Access to basic banking facilities and other financial services is a necessary requirement for most adults. It is important therefore that the socially/financially disadvantaged should not be precluded from opening accounts or obtaining other financial services merely because they do not possess evidence of their identity in circumstances where they cannot reasonably be expected to do so. Internal procedures must allow for such instances and must provide appropriate advice to staff on how identity can be confirmed under these exceptional circumstances and what local checks can be made.
M3.1.5G states that the exceptions to guard against financial exclusion aim to help relevant firms ensure that where people cannot reasonably be expected to produce detailed evidence of identity, they are not denied access to financial services. Although a relevant firm must always take reasonable steps to check who its client is, relevant firms will sometimes be approached by clients who are at a disadvantage, or who otherwise cannot reasonably be expected to produce detailed evidence that helps to confirm identity. Examples could be where a person does not have a passport or driving licence, or whose name does not appear on utility bills.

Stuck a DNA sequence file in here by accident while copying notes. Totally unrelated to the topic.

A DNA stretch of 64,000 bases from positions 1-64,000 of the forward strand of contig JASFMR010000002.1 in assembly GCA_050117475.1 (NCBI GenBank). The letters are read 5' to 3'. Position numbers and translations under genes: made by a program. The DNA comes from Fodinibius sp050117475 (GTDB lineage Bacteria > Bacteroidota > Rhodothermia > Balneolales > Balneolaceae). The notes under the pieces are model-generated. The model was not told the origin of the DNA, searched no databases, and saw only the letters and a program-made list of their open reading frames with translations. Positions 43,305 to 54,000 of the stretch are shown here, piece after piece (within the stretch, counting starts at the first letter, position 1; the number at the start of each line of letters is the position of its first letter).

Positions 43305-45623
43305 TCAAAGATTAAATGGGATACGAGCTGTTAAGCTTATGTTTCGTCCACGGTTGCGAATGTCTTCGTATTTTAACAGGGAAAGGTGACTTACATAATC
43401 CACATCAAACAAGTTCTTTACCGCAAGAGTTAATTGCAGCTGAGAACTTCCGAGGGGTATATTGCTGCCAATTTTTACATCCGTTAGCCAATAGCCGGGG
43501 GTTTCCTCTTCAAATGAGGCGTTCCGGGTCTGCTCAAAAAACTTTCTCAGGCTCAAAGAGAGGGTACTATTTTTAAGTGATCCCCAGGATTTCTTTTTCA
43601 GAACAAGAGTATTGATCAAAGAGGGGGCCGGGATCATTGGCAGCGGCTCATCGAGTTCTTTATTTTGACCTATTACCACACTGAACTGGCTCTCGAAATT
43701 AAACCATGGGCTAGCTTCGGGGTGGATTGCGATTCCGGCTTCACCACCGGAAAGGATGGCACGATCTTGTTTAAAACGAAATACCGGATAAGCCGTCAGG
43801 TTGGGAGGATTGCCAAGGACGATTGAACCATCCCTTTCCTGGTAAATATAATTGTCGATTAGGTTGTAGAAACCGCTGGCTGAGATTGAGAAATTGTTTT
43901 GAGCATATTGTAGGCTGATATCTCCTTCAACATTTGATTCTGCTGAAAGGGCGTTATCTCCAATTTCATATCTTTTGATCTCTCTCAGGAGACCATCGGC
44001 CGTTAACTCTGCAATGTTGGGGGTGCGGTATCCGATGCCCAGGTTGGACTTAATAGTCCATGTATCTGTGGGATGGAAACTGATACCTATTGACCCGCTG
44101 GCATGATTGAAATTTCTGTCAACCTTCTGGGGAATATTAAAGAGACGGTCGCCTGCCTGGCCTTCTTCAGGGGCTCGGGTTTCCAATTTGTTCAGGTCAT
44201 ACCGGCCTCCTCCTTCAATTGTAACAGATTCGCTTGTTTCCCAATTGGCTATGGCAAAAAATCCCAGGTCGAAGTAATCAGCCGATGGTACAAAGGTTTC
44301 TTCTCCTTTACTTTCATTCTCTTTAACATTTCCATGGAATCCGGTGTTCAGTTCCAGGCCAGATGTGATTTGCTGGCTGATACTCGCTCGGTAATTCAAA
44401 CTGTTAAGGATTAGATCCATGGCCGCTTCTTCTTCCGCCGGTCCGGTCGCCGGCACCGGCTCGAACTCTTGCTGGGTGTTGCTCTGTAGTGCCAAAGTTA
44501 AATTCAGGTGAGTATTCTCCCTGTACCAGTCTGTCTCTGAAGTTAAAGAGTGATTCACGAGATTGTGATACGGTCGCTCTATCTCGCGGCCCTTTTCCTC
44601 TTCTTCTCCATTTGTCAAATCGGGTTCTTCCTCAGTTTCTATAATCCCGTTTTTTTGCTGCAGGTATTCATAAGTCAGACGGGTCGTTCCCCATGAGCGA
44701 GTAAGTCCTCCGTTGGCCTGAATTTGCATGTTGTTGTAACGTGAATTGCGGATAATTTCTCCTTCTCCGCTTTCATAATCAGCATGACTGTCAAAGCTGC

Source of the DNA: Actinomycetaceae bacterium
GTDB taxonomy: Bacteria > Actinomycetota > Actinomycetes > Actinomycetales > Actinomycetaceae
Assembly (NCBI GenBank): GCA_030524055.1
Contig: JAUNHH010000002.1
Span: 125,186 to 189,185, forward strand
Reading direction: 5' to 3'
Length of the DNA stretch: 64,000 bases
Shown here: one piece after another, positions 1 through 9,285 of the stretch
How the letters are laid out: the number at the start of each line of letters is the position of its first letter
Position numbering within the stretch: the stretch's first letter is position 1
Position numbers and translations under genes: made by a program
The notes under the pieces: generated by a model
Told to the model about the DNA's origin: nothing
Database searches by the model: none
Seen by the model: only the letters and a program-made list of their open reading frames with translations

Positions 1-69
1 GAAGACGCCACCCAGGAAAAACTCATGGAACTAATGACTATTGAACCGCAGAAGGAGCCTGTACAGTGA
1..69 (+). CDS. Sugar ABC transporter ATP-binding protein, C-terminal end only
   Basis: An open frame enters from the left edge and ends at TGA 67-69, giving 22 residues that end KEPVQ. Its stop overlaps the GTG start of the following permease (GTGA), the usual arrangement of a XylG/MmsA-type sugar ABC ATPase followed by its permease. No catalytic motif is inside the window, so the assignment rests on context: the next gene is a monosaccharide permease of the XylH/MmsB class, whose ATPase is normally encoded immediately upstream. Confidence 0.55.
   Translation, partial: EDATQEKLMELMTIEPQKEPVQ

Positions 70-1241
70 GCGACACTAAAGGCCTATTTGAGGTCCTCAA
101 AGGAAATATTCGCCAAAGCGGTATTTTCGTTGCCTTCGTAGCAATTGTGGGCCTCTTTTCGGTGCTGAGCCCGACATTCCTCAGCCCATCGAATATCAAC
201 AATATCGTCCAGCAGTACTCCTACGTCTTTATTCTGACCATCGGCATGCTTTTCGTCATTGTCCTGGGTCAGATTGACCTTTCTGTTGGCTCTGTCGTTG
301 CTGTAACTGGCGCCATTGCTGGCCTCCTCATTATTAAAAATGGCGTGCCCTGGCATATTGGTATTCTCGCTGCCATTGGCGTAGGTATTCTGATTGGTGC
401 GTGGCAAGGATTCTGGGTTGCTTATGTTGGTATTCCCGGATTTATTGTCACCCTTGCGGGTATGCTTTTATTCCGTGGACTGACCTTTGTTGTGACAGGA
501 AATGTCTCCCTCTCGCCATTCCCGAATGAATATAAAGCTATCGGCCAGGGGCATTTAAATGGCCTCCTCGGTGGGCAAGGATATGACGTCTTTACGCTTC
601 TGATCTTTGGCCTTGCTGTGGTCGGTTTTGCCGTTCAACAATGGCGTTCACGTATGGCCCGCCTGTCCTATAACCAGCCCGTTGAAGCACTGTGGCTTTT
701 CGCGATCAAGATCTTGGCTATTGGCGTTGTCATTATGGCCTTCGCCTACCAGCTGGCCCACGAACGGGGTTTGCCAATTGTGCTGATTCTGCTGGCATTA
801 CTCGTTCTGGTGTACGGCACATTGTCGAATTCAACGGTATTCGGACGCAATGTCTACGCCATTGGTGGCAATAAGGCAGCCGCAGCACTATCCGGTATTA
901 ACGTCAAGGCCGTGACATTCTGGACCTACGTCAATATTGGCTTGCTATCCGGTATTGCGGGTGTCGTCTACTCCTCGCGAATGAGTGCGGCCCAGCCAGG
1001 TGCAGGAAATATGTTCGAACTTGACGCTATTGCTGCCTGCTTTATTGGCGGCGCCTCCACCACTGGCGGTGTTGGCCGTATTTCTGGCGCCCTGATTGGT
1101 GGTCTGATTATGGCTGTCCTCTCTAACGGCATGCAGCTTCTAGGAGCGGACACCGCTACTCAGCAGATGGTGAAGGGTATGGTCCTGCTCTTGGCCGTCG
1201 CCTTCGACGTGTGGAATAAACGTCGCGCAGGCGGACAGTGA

ML 3.1.6G states that where a relevant firm has reasonable grounds to conclude that an individual client is not able to produce the detailed evidence of his or her identity and cannot reasonably be expected to do so, the relevant firm may accept as identification evidence a letter or statement from a person in a position of responsibility who knows the client, that tends to show that the client is who s/he says s/he is, and to confirm his/her permanent address if s/he has one.